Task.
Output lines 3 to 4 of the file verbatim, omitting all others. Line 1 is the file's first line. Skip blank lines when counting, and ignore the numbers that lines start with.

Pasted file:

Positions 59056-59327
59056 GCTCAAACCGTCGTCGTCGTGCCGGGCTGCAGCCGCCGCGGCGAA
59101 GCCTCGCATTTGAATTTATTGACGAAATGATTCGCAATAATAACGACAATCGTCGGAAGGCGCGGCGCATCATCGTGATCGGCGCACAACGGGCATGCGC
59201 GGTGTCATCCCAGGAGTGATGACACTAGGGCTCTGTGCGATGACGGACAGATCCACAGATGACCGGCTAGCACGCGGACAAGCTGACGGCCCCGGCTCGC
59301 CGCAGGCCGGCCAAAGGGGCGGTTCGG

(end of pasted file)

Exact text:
59101 GCCTCGCATTTGAATTTATTGACGAAATGATTCGCAATAATAACGACAATCGTCGGAAGGCGCGGCGCATCATCGTGATCGGCGCACAACGGGCATGCGC
59201 GGTGTCATCCCAGGAGTGATGACACTAGGGCTCTGTGCGATGACGGACAGATCCACAGATGACCGGCTAGCACGCGGACAAGCTGACGGCCCCGGCTCGC